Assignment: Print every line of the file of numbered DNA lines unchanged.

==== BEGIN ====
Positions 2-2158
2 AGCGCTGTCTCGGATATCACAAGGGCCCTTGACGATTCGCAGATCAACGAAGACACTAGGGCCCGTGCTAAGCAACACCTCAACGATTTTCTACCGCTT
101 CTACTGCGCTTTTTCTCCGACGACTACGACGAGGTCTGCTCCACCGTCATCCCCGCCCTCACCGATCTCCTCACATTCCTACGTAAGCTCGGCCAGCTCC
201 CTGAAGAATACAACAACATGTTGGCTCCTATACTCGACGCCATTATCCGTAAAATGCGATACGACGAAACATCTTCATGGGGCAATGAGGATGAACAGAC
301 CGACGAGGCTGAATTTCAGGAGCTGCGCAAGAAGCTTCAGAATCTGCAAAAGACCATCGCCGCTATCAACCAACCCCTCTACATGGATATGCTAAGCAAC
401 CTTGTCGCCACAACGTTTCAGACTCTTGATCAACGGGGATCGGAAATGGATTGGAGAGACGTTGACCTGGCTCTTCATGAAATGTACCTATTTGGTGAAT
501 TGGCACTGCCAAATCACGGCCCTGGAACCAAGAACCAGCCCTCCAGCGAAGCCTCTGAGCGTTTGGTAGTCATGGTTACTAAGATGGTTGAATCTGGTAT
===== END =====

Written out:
Positions 2-2158
2 AGCGCTGTCTCGGATATCACAAGGGCCCTTGACGATTCGCAGATCAACGAAGACACTAGGGCCCGTGCTAAGCAACACCTCAACGATTTTCTACCGCTT
101 CTACTGCGCTTTTTCTCCGACGACTACGACGAGGTCTGCTCCACCGTCATCCCCGCCCTCACCGATCTCCTCACATTCCTACGTAAGCTCGGCCAGCTCC
201 CTGAAGAATACAACAACATGTTGGCTCCTATACTCGACGCCATTATCCGTAAAATGCGATACGACGAAACATCTTCATGGGGCAATGAGGATGAACAGAC
301 CGACGAGGCTGAATTTCAGGAGCTGCGCAAGAAGCTTCAGAATCTGCAAAAGACCATCGCCGCTATCAACCAACCCCTCTACATGGATATGCTAAGCAAC
401 CTTGTCGCCACAACGTTTCAGACTCTTGATCAACGGGGATCGGAAATGGATTGGAGAGACGTTGACCTGGCTCTTCATGAAATGTACCTATTTGGTGAAT
501 TGGCACTGCCAAATCACGGCCCTGGAACCAAGAACCAGCCCTCCAGCGAAGCCTCTGAGCGTTTGGTAGTCATGGTTACTAAGATGGTTGAATCTGGTAT